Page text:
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[liberationtech] IPv6 good for anonymity

David Conrad drc at virtualized.org
Mon Jun 18 13:23:10 PDT 2012


Bernard,

On Jun 18, 2012, at 1:05 PM, ei8fdb at ei8fdb.org wrote:
> I'm not an IPv6 expert, but any technical courses I have done on IPv6 have promoted the complete trackability and full audit-trail possible with IPv6 - each unique IPv6 host makes a direct connection to the other host, which simplifies security, and routing.

This assumes statically assigned, non-varying, and non-NAT'd addresses.  None of these are a requirement with IPv6 (and, in fact, significant  effort has been expended to not require the first two).

> There is no need to carry out NAT (Network Address Translation), or IP Masquerading, which is great news for ISPs or mobile operators.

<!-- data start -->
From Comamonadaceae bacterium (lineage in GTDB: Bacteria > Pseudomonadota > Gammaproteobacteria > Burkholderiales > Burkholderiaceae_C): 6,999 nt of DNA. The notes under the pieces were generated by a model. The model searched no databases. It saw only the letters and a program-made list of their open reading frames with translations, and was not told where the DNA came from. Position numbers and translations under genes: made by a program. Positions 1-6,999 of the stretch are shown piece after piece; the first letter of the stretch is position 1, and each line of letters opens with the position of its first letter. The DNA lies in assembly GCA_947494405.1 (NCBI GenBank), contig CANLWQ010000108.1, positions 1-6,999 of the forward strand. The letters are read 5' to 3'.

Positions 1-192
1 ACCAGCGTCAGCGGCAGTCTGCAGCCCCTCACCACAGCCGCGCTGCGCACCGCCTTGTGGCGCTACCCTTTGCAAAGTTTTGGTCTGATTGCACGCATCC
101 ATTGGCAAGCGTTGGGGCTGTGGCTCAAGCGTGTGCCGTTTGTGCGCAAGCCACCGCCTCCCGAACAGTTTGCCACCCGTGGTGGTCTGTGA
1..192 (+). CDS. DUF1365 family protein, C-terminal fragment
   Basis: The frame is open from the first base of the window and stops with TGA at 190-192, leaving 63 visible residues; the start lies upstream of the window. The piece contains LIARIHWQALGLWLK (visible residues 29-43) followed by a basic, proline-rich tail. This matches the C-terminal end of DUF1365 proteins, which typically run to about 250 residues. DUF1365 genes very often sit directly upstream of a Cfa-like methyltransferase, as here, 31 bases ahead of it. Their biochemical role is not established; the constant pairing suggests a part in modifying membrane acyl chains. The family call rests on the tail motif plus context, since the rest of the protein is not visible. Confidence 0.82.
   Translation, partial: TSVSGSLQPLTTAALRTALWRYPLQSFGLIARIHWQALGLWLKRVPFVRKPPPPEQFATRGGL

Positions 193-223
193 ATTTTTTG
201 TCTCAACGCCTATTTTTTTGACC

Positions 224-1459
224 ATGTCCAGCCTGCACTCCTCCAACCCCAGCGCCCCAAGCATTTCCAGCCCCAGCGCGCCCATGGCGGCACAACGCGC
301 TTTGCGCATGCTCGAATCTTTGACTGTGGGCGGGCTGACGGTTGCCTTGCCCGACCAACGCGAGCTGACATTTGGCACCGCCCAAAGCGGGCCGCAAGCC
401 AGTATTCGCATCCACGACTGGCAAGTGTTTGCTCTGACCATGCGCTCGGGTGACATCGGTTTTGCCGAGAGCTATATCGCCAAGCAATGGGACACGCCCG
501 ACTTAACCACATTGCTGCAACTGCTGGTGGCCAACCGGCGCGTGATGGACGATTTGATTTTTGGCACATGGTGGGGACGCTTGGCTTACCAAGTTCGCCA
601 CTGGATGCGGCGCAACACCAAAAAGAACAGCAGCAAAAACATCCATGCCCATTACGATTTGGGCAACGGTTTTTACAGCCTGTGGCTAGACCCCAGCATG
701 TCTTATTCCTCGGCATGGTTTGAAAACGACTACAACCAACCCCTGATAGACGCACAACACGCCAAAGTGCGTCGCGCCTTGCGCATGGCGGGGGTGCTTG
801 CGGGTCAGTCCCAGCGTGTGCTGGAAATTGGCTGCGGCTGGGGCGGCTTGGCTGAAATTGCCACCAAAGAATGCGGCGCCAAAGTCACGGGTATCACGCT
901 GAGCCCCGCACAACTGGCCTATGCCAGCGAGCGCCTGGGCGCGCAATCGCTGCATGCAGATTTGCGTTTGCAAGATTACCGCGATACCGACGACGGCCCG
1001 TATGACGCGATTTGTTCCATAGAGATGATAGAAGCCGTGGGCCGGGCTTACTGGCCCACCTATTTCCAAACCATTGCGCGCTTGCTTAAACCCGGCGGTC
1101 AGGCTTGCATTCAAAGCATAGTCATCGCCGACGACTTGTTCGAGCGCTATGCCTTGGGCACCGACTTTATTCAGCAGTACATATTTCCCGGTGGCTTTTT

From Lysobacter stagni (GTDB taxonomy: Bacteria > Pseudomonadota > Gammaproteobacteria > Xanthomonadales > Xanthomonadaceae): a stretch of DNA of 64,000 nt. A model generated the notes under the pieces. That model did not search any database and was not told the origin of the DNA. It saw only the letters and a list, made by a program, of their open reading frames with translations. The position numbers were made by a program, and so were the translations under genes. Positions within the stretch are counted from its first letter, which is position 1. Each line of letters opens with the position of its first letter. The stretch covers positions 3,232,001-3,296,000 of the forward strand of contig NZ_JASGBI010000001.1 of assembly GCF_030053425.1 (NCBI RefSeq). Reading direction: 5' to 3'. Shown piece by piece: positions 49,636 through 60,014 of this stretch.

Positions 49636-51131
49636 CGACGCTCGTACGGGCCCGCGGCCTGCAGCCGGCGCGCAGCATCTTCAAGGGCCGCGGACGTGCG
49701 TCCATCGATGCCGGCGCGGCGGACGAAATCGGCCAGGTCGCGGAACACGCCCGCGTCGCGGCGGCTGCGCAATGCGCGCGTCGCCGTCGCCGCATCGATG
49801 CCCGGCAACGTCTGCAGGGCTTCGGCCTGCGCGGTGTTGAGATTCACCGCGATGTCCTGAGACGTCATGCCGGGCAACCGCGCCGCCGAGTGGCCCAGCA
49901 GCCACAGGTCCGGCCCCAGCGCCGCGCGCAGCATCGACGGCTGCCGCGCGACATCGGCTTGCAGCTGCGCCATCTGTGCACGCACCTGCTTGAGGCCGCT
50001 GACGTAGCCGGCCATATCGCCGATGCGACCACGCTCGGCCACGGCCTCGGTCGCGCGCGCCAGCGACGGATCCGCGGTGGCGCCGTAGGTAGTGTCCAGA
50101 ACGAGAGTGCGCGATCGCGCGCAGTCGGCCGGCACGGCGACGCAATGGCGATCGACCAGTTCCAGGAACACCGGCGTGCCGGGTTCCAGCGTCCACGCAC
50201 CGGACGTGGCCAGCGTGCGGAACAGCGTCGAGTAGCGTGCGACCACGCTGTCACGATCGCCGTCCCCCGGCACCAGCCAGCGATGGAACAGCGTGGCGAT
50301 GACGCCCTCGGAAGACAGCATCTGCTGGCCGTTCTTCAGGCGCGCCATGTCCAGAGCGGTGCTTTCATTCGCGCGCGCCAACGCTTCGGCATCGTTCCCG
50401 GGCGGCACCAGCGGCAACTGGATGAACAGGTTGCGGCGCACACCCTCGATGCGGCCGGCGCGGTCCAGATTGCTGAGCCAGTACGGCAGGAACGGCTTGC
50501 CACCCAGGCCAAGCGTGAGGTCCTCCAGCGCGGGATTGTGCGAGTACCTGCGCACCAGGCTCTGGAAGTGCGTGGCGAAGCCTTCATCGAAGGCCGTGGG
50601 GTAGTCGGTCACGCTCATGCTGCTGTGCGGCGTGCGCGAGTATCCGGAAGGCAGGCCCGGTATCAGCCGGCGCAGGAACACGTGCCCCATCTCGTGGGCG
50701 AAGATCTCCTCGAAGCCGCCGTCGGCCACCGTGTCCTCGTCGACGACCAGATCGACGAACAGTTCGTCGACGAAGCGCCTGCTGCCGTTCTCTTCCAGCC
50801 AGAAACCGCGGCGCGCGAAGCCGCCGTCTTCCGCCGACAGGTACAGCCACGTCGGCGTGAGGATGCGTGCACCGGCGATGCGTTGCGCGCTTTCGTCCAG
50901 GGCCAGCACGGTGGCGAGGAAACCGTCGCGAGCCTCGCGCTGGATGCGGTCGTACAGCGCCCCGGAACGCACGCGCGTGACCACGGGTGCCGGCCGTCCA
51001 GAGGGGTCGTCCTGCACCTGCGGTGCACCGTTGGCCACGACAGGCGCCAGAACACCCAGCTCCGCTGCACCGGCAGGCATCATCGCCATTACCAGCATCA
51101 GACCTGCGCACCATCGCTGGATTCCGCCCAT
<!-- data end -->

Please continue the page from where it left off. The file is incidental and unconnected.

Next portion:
While it is true there is no need to perform NAT, it remains to be seen whether this model is acceptable to Internet users.  The problem is that, as with IPv4, if you don't do NAT, you must either take your addresses with you if you change providers (aka, 'address portability') or renumber your network from your old provider's address space to your new provider's address space.  Address portability has risks to the routing system (specifically, it requires the 'core' routers to know/understand each of the portable blocks of addresses and this will be a problem if too many sites try to do this) and also requires organizations to get address space from the regional registries which requires a yearly fee to be paid.  Renumbering also has its obvious costs. NAT for IPv6 removes both of these concerns, but does impact the end-to-end architecture of the Internet the exact same way IPv4 does.

It isn't clear to me how this is 'great news' to ISPs or Mobile operators.

> Due to this "great" advantage of full audit-trail, it will now be simple to "manage" traffic based on actual addresses, as opposed to blocks of addresses which can be "messy", due to casting such a wide net.

You might want to read http://en.wikipedia.org/wiki/IPv6#Privacy

Regards,
-drc




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